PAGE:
I know this is a + thread that I created lol, and I'm not digging on the art in 5e. A lot of it's really good. But am I the only one who liked the concept 5e art better? Man, that was some good art, IMO.
Yeah, like the PHB was really lackluster for the most part. And a few pieces that were good, I noticed were reused from 4e.
 

Hussar

Legend
To be fair, I'm not a huge collector, and I haven't bought a dead tree RPG book in a long time, so, art does tend to be a bit of a lower impact consideration for me, but, the images in the adventures and books that I do have for 5e have some gorgeous pieces in them. Dragon Heist has some really nice pieces in it for evoking Waterdeep. And Candlekeep Mysteries has some great images.

Now, if you want to talk about cartography? Oh, yeah, 3e is hands down the most beautiful maps in the game. I get why Dyson Logos does most of the cartography for 5e adventures, but, I really, really don't like them for my game. For an online player, Dyson Logos are nowhere near pretty enough. I would LOVE to see some pretty maps in my adventures again.
 

Zardnaar

Legend
For ease of play. B/X

One off sessions. 5E

Strategy and tactics. 4E or 2E with optional rules.

System mastery. 3.0

Hero/superhero 3E or 4E

Dark and gritty. 1E

Low magic. 2E using spells and Magic low magic option.

Player skill. 3E.

Modern or Sci Fi 3E or variant eg modern/SWSE/Future.

Setting lore. 2E

Best Art. 5E or late 1E/early 2E.
 

mcmillan

Adventurer
I'll preface this with I've only played 3.5-5e except for some exposure of 2e via Baldur's gate so most of my answers reflect that period unless I have a strong impression of earlier editions

For quick play and ease of learning and picking up, the best edition is
5e - has some quirks, but relatively easy to pick up the basic mechanics and learn details as you play
For one off-sessions, the best edition is
5e - feels the most straight forward to have a self-contained story that fits in one session. I suspect pre-3e would also be good at this
For strategic and tactical planning, the best edition is
4e - this seems like where 4e really shines
For system mastery, the best edition is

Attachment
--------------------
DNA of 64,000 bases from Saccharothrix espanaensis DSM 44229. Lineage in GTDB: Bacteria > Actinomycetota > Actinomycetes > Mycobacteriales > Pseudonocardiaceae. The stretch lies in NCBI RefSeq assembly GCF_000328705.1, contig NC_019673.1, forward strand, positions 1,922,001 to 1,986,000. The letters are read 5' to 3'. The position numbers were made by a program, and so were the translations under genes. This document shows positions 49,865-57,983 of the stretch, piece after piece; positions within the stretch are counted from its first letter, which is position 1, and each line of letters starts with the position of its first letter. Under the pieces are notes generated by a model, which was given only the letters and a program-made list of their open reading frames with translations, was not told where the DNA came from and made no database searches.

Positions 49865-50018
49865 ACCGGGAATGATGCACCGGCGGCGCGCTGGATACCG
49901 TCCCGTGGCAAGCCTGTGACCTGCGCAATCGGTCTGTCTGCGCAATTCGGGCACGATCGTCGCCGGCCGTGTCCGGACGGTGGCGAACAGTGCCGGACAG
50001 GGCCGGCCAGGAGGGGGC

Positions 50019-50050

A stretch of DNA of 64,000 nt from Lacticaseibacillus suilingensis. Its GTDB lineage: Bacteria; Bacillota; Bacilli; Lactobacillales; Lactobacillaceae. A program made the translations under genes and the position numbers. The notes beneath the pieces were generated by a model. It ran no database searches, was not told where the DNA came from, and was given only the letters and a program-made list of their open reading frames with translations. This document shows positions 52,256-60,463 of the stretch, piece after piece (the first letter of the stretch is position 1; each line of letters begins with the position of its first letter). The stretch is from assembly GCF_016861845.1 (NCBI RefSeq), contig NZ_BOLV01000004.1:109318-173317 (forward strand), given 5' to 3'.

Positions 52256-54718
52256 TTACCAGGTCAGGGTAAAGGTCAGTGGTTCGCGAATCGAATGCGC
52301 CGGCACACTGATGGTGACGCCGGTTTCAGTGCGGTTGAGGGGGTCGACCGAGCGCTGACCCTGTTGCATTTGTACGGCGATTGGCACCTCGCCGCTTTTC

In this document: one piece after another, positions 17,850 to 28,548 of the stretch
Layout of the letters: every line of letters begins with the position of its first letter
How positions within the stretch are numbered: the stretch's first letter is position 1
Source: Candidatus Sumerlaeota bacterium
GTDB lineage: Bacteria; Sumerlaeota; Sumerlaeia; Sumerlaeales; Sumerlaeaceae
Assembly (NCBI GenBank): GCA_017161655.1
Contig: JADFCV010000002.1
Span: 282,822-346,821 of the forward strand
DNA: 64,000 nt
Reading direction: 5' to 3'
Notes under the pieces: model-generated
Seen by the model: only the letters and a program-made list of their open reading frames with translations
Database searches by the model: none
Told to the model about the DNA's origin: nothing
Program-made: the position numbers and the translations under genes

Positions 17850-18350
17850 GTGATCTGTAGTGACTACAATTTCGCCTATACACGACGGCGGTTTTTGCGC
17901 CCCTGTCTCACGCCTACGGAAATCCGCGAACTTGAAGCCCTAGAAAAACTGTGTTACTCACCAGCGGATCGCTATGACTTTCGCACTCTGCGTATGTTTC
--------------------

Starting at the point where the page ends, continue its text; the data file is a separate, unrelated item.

3e
For that hero/superhero feel, my go-to edition is
4e - seems like even at 1st level characters are powerful and capable. If moving out of D&D itself, I'd also put 13th age into this category
For dark and gritty, you should use
Don't think the systems I have experience with are best suited, from reputation I'd say 1e AD&D or BECMI would probably be a better fit
Want a low magic setting, go with
4e - given my hero/superhero answer this might be a surprise. But limit the party to martial characters and use the inherent bonus rules so magic items aren't needed for math and would play as smooth as the normal system
Player skill matters, so use
For the best player options and customization, go with

3.5e - though I think Pathfinder and especially pathfinder 2e would be better
Want to convert to a modern or sci-fi setting? Use
4e - with the ease of reflavoring mechanics would be easy to make work. Gamma world is a example of what this might look like
If you want a ton of setting/lore material out there, use
2e - even though I haven't played it, I've pulled a lot of lore from some of these books. Though I'll also note I think 4e has more going on here than it probably gets credit for. A lot of the world building got mixed in with flavor text that was easy to ignore but had some interesting things implied. I still dip into the feywild and Open Grave (undead) books for inspiration. And I never picked them up, but now that it's being revaluated have heard good things about the dragon books and plane above and below
The best art and aesthetic is
5e
 

Tales and Chronicles

Jewel of the North, formerly know as vincegetorix
But am I the only one who liked the concept 5e art better?
People probably felt it was too cartoony, but it was so much better than the generic art we add in the first books. It got better with each new books released after that.

For a company so focused on its brand, having a distinctive art style where people would say while stumbling into an image on Google ''ah, that is a D&D art piece for sure'' would be a good goal. Say what you will of Pathfinder or 4e, you know at first sight their provenance.